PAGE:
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I wrote a windows application using C# .Net 2.0 and i want to do something which hide the source code, so when any one use refactor tool can't see the source code. I used dotfuscator but it just changed the function names but not all the source code.

UPDATE: I want to hide the source code, not because of hiding the key, but to hide how the code is working.

Thanks,

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Probably already answered, try searching stackoverflow for "c# obfuscator" –  ng5000 Feb 13 '09 at 12:45
    
Is this not the same as stackoverflow.com/questions/402430/… ? –  Martin Brown Feb 13 '09 at 12:51

8 Answers 8

up vote 1 down vote accepted

Well, the source code is yours and unless you explicitly provide it, youll perobably only be providing compiled binaries.

Now, these compiled binaries are IL code. To prevent someone "decompiling" and reverse engineering your IL code back to source code, you'll need to obfuscate the IL code. This is done with a code obfuscator. There are many in the marketplace.

You've already done this with dotfuscator, however, you say that it only changed the function names, not all the source code. It sounds like you're using the dotfuscator edition that comes with Visual Studio. This is effectively the "community edition" and only contains a subset of the functionality of the "professional edition". Please see this link for a comparison matrix of the features of the community edition and the professional edition.

If you want more obfuscation of your code (specifically to protect against people using tools such as Reflector), you'll need the professional edition of Dotfuscator, or another code obfuscator product that contains similar functionality.

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from where i can download Dotfuscator Professional Edition? –  Amr ElGarhy Feb 19 '09 at 0:36
    
Well, the Professional Edition costs money, but you can get an evaluation version from preemptive.com/dotfuscator.html –  CraigTP Feb 19 '09 at 8:42

IL is by definition very expressive in terms of what remains in the body; you'll just have to either:

  • find a better (read: more expensive) obfuscator
  • keep the key source under your control (for example, via a web-service, so key logic is never at the client).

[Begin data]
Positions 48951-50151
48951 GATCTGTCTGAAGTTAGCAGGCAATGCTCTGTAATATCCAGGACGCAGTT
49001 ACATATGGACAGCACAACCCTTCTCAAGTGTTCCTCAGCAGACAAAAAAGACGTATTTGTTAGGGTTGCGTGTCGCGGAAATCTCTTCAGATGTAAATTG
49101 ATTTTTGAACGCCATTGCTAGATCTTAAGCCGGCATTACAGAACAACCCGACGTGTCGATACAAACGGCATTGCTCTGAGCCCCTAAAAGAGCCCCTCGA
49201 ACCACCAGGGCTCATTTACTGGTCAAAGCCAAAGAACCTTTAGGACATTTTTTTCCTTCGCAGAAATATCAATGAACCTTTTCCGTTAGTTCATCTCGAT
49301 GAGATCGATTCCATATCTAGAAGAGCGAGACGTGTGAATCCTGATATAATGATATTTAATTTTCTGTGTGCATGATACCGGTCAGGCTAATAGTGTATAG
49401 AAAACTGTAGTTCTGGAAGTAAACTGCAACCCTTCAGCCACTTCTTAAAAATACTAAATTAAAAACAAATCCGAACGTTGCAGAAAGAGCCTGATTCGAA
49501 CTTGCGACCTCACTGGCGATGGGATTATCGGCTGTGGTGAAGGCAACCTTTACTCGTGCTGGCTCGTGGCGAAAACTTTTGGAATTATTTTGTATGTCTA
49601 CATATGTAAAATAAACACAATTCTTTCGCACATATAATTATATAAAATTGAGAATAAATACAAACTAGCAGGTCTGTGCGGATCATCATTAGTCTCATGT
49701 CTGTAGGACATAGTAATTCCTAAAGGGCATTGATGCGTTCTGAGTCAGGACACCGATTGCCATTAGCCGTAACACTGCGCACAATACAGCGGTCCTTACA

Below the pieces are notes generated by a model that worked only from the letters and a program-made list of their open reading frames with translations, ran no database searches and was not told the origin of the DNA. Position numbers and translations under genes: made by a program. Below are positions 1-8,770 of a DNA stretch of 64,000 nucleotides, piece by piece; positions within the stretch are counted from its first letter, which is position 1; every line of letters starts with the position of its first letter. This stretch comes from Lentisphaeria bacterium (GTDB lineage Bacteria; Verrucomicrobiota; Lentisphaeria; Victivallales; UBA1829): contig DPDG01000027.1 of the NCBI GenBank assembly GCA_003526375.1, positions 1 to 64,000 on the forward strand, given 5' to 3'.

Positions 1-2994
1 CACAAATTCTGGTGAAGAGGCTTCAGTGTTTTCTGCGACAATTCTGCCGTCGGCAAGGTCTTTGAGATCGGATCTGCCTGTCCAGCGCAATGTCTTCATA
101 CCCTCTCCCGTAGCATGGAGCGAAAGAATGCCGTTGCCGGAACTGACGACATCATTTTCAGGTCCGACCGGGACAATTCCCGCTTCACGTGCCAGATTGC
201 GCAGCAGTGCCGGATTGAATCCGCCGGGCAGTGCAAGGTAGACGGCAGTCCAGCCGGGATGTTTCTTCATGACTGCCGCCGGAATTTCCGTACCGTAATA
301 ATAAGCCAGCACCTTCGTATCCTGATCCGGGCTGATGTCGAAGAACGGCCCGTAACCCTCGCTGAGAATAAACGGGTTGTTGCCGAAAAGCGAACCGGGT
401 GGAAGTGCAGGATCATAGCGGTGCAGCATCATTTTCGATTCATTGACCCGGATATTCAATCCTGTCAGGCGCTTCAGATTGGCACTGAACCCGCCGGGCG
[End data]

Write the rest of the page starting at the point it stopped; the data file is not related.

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As soon as people get a hand on your binaries they can reverse-engineer it. It’s easier with languages that are compiled to bytecode (C# and Java) and it’s harder with languages that are compiled to CPU-specific binaries but it’s always possible. Face it.

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Try SmartAssembly http://www.smartassembly.com/index.aspx

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There are limits to the lengths obfuscation software can go to to hide the contents of methods, fundamentally changing the internals without affecting the correctness (and certainly performance) is extremely hard.

It is notable that code with many small methods tends to become far harder to understand once obfuscated, especially when techniques for sharing names between methods that would appear to collide to the eye but not to the runtime are employed.

Some obfuscators allow the generation of constructs which are not representable in any of the target languages, the set of all operations allowable in CIL for example is way more than that expressible through c# or even C++/CLI. However this often requires an explicit setting to enable (since it can cause problems). This can cause decompilers to fail, but some will just do their best and work around it (perhaps inlining the il it cannot handle).

If you distribute the pdb's with the app then even more can inferred due to the additional symbols.

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i found this one as well http://www.eziriz.com/ , seams nice, but still testing

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Just symbol renaming is not enough of a hindrance to reverse-engineering your app. You also need control flow obfuscation, string encryption, resource protection, meta data reduction, anti-reflector defenses, etc, etc. Try Crypto Obfuscator which supports all this and more.

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Create a setup project for your application and install the setup on your friends computer like a software. There are 5 steps to creating the setup project using microsoft visual studio.

Step 1: Create a Sample .Net Project. I have named this project as "TestProject" after that build your project in release mode. Step 2: Add New Project using right click on your solution and select setup project and give the name this as "TestSetup". Step 3: Right click on setup project and Add primary Output and select your project displayed. Step 4: Right Click the setup project and select View-> File System -> Application Folder. Now copy what you want to be in installation folder. Step 5: Now go to our project folder and open the release folder you can get the setup.exe file here. Double click on the "TestSetup" file and install your project to your and other computer.

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